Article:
We are today at the time of the turning. The big primaries on Super Tuesday marked it and everything began again. But there were no surprises. We go forward now with Hillary ClintonHillary Rodham ClintonStoddard: Clinton supporters tripping over email spin First lady fires at Trump Susan Sarandon: Clinton ‘more dangerous’ than Trump MORE (D) and Donald TrumpDonald TrumpStoddard: Clinton supporters tripping over email spin First lady fires at Trump Rick Scott rules out being Trump’s VP MORE (R). Like Ben Sasse (R), the imaginative and able new senator from Nebraska, I will support “neither of them.” Crisis looms.
Maybe the bombastic Trump will be president. Maybe the nostalgic restorationist Clinton will be. In either case, the external world could well leave America behind and quite possibly default to Britain for moral leadership, at least temporarily. Surely that would be the meaning of the dramatic move last March in which Britain left America behind on only 24 hours notice to join China’s new Asian Infrastructure Investment Bank, dead set in opposition to American leadership’s wishes. Surely, when the world — including France, Germany, Finland, Austria, Australia and most every country with a full working economy — followed suit, it proved to be more than a harbinger. It was a vision of a world without important American influence.
“Some events are epochal,” wrote Kishore Mahbubani of the Lee Kuan Yew School of Public Policy. “The decision by Great Britain to join the Asian Infrastructure Investment Bank was one such event. It may have heralded the end of the American century and the arrival of the Asian century.”
I recently offered a vision here in The Hill of what North America would look like if America just passed away, in T.S. Eliot’s phrase, “Not with a bang but a whimper.” New patterns would emerge, as if from an unconscious bubbling like lava beneath the remainings. North America might then consist of Greater Canada, which would include the Eastern states sans New York City down to Virginia. And Greater Mexico, which would run north to the edge of San Francisco.
“This is the way the world ends,” wrote Eliot. We are not there yet, but if we do not make this turning, we could be.
We have not successfully made the turning to any new era ahead and it is yet a long way off, but as of today, we have taken the first steps to a positive, free and creative future. In both parties this weekend, an individual new to Congress has emerged to challenge the “inevitable” path of their entrenched Establishments: Sasse in Nebraska for the Republicans and Tulsi GabbardTulsi GabbardThe Trail 2016: Biting the hand that feeds him Ex-DNC official: I’m ‘neutral’ in Wasserman Schultz’s race Wasserman Schultz faces million-dollar primary challenger MORE, U.S. representative from Hawaii, for the Democrats.
In doing so, both have rejected an old, worn-out and irrelevant path dangerously slouching toward a future to which it no longer belongs, and opened the gate to new directions and potentially a new political era. The “movement conservative” Sasse’s rejection of Trump paralleled rising support for Trump in Congress as the influential Republican senator from Alabama, Jeff SessionsJeff SessionsGOP senator: ‘Let Trump be Trump’ The Hill’s 12:30 Report GOP senator to Ryan: ‘Trump is where the Republicans are’ MORE, joined the Trump movement and endorsed the front-runner. As Sasse wrote on his Facebook page:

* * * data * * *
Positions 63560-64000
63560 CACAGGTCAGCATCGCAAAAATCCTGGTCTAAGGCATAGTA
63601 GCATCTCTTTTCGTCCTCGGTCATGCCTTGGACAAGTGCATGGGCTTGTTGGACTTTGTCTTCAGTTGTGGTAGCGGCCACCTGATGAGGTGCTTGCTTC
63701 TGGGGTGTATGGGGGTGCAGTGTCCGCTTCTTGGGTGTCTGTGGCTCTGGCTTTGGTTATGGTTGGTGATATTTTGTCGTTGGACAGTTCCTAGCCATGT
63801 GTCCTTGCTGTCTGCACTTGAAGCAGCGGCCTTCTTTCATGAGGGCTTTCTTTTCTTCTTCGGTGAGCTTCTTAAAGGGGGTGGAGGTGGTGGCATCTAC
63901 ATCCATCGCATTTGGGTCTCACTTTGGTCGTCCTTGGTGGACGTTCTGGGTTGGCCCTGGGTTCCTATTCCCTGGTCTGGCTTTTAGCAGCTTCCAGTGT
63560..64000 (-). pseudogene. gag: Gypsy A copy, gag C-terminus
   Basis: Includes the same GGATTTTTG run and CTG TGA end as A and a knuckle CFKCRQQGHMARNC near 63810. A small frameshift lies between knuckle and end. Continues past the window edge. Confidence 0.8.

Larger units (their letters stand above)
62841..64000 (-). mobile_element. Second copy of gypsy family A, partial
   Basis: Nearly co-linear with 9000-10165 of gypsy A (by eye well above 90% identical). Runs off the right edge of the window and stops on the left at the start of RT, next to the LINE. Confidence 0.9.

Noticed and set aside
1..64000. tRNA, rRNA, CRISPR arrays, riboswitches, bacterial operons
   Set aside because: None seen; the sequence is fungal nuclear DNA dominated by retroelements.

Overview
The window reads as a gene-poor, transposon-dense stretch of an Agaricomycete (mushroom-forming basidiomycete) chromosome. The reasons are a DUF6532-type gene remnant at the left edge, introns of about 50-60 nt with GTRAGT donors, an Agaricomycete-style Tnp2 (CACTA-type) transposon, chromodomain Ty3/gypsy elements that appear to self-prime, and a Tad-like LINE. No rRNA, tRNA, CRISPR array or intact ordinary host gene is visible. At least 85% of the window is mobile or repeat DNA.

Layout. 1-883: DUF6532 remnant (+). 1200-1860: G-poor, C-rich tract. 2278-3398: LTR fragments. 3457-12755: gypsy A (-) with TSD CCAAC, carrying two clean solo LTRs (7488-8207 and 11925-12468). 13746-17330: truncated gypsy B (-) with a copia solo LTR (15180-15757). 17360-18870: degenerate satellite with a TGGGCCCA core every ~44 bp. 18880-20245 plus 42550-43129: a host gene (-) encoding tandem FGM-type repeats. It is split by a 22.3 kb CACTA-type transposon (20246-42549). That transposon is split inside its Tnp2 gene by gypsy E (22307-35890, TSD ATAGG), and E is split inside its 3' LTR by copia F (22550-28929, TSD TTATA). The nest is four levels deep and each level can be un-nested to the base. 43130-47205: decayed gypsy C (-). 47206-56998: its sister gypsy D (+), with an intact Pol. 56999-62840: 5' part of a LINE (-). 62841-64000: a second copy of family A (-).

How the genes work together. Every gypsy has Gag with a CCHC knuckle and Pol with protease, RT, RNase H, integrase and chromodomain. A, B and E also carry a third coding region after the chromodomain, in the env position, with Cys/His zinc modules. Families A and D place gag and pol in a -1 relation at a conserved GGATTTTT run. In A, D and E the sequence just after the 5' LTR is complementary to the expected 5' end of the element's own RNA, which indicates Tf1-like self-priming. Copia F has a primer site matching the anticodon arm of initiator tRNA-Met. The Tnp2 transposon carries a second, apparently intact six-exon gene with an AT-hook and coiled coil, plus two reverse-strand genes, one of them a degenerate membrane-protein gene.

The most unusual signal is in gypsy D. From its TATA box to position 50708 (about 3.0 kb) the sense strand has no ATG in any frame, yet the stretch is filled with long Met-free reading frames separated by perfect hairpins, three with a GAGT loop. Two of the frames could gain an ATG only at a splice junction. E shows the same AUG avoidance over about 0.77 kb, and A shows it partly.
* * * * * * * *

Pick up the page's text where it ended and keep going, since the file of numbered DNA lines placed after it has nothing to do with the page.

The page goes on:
I’m as frustrated and saddened as you are about what’s happening to our country. But I cannot support Donald Trump. Please understand: I’m not an establishment Republican, and I will never support Hillary Clinton. I’m a movement conservative who was elected over the objections of the GOP establishment. My current answer for who I would support in a hypothetical matchup between Mr. Trump and Mrs. Clinton is: Neither of them. I sincerely hope we select one of the other GOP candidates, but if Donald Trump ends up as the GOP nominee, conservatives will need to find a third option.
Gabbard rejected and repudiated Democratic National Committee Chair and Rep. Debbie Wasserman Schultz’s (Fla.) control of the Clinton machine and the DNC’s control of the primary.
“Representative Tulsi Gabbard, Democrat of Hawaii, resigned as a vice chairwoman of the Democratic National Committee on Sunday [Feb. 28] in order to endorse Senator Bernie SandersBernie SandersFirst lady fires at Trump Susan Sarandon: Clinton ‘more dangerous’ than Trump Ryan Gosling ready for woman as president MORE for president,” The New York Times reported, quoting her: “As a vice chair of the D.N.C., I am required to stay neutral in [D]emocratic primaries, but I cannot remain neutral any longer. The stakes are just too high. That’s why today I’m endorsing Senator Bernie Sanders to be our next president and commander in chief of the United States.”
The true sign of leadership is to be brave when no one else is brave; to be brave when it is time to be brave, which is now. In every new era (and a new one can begin now), the future opens inevitably with those who take these first steps and history recalls them as heroes.
Quigley is a prize-winning writer who has worked more than 35 years as a book and magazine editor, political commentator and reviewer. For 20 years he has been an amateur farmer, raising Tunis sheep and organic vegetables. He lives in New Hampshire with his wife and four children. Contact him at email@example.com.